What was Patrick’s Point?

I’m usually leery of places that involve enormous cliffs and are named for people as it makes me think some tragedy must have befallen said namesake. Fortunately, Patrick’s Point was named for either the scout who discovered it (Patrick Beegan) or a homesteader who planted the area’s first apple trees (Patrick McLaughlin), depending on your source. Regardless of which Patrick it was, he picked out a beautiful place – and we were fortunate enough to find it (mostly) not shrouded in fog.

We arrived and set up camp in about three minutes (as Flight mentioned we didn’t even have to disconnect the Toad from Davista) with the press of a few buttons. Our kids popped out to explore our site while Flight set up one of the hammocks in a small grove of nearby trees. He later triple dog dared Keeper to sleep out all night. Okay, he didn’t (actually, Flight’s recollection below is dead on), but Keeper did sleep in the hammock.

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All night.

In bear country, he’ll have you know. For his perseverance (and I hope he’ll offer a blog post about the experience) he stands a little taller today and that’s pretty cool to see.

We enjoyed an easy dinner of pumpkin ravioli in brown butter sage sauce and finished it off with some pumpkin chocolate chip cookies. Yes – FALL! The girls and I mixed up the dough using a (gasp) hand-mixer (I do miss my KitchenAid mixer at times, but alas, we had neither room nor weight for such a luxury…) and we baked a dozen of those heavenly cookies.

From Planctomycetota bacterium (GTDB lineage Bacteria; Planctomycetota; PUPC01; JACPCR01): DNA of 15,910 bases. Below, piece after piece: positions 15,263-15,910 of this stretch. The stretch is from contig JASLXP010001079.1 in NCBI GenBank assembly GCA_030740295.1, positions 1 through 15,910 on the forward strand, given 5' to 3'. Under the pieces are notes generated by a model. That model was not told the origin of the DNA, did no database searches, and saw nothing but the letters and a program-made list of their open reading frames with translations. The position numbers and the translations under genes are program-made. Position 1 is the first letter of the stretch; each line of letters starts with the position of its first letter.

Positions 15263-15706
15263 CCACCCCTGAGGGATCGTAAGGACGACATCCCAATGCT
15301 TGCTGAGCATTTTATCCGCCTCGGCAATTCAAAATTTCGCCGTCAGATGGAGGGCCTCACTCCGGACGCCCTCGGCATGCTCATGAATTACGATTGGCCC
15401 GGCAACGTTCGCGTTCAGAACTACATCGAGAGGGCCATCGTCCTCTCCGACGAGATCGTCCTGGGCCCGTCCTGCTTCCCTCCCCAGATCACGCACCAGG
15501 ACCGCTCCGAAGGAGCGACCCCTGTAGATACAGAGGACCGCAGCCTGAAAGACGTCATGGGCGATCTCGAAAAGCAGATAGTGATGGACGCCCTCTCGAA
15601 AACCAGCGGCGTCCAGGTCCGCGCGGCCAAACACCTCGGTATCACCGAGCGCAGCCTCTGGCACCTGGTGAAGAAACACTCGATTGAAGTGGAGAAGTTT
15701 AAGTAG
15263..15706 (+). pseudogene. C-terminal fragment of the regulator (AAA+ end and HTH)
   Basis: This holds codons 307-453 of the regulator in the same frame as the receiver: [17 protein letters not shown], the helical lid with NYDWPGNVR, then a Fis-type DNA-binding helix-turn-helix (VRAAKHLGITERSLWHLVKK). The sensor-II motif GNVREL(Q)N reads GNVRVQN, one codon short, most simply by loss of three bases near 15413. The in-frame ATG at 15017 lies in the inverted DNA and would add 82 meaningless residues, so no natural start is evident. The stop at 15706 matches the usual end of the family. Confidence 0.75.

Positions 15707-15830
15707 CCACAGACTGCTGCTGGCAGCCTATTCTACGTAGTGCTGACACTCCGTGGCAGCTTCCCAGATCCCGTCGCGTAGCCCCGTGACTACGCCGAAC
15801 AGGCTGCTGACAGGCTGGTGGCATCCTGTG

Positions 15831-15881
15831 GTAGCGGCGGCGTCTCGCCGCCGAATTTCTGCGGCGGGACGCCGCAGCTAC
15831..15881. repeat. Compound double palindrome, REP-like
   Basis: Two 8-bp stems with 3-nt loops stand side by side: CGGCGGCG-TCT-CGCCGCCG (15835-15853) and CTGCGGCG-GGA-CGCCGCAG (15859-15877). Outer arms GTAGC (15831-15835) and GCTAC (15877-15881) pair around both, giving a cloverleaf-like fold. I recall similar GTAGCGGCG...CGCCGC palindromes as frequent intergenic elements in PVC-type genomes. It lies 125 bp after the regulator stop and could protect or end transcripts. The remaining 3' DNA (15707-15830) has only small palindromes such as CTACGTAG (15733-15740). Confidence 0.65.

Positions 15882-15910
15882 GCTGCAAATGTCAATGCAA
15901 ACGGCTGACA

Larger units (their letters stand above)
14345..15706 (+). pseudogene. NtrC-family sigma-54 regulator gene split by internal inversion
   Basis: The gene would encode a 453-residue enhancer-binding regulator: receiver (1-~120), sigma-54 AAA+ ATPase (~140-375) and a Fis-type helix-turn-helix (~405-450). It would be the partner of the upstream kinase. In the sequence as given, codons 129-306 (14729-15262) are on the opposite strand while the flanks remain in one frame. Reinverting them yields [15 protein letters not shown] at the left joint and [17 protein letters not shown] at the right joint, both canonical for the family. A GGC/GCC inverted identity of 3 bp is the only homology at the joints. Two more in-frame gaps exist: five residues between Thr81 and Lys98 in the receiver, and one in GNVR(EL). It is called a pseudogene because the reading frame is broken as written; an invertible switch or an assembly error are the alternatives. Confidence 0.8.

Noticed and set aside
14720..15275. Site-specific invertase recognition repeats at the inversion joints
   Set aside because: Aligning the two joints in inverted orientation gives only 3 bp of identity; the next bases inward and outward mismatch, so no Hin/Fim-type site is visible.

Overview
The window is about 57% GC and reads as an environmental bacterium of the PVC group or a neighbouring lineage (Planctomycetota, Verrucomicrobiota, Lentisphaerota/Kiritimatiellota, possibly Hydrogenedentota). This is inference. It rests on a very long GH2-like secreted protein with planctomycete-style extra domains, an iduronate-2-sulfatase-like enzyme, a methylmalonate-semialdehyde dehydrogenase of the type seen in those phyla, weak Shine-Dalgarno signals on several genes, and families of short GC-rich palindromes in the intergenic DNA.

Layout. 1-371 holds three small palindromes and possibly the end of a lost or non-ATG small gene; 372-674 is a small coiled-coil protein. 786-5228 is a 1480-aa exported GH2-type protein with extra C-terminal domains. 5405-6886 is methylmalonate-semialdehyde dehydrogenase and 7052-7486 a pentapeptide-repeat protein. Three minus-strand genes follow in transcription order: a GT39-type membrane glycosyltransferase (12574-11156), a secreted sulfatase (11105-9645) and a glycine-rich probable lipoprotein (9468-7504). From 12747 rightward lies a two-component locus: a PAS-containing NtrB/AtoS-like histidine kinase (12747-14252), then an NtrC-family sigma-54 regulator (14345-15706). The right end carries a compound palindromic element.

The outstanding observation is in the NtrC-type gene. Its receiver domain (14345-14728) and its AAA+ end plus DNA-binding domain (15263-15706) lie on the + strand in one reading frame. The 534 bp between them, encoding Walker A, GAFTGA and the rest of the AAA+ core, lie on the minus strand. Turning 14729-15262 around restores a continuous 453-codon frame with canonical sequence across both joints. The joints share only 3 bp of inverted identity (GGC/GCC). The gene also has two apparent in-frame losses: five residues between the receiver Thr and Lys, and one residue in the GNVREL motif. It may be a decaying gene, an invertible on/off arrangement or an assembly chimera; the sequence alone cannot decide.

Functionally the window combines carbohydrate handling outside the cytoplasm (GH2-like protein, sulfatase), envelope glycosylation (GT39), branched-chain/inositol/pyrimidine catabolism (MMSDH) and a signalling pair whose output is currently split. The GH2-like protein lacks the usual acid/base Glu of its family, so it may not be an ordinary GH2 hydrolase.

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The remainder of the dough we froze. I don’t know who the brilliant woman was who came up with the concept of icebox cookies, but I have definitely put it to good use. I have prolonged many batches of various cookies by parceling out the actual baked goods and tossing them in the oven as desired. It serves our family (and my waistline) far better to bake the three-dozen cookies over a period of weeks so none of us feel compelled to eat them all at once (= damage control at its best).

I crawled into bed feeling as though we had much more room to luxuriously stretch and wished we could stay a few more days. Alas, no. Time, tide, formation, eclipses, and California State Park campsite reservations wait for no one, so shove off we must.

The next morning we made pumpkin pancakes to celebrate Fall’s arrival in earnest. After Keeper and I made the batter, we let it sit while we went to hunt for agates down at the beach. It was a perfectly beautiful morning.

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Ever on the hunt, I kept my eye out for sea glass treasures, but to no avail. Maybe there’s a reason it’s called Agate Beach and not Sea Glass Beach, but I wasn’t particularly successful in locating those gems either. At least I don’t think so. Frankly, I have no idea as my gemology skills are nearly as lacking as my California geographical ones.

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Are there any agates in the above picture? Anyone?  Maybe it would help if it were in better focus.  Sigh…

The kids picked up several treasures from the beach, although I suggested we only keep the ones in which no one had lived.

I thoroughly enjoyed being on the beach as the sun stretched her rays to kiss each tiny pebble. Whatever Patrick’s Point was, I think I get it now, making a most auspicious start to our six-week exploration of the California coast.

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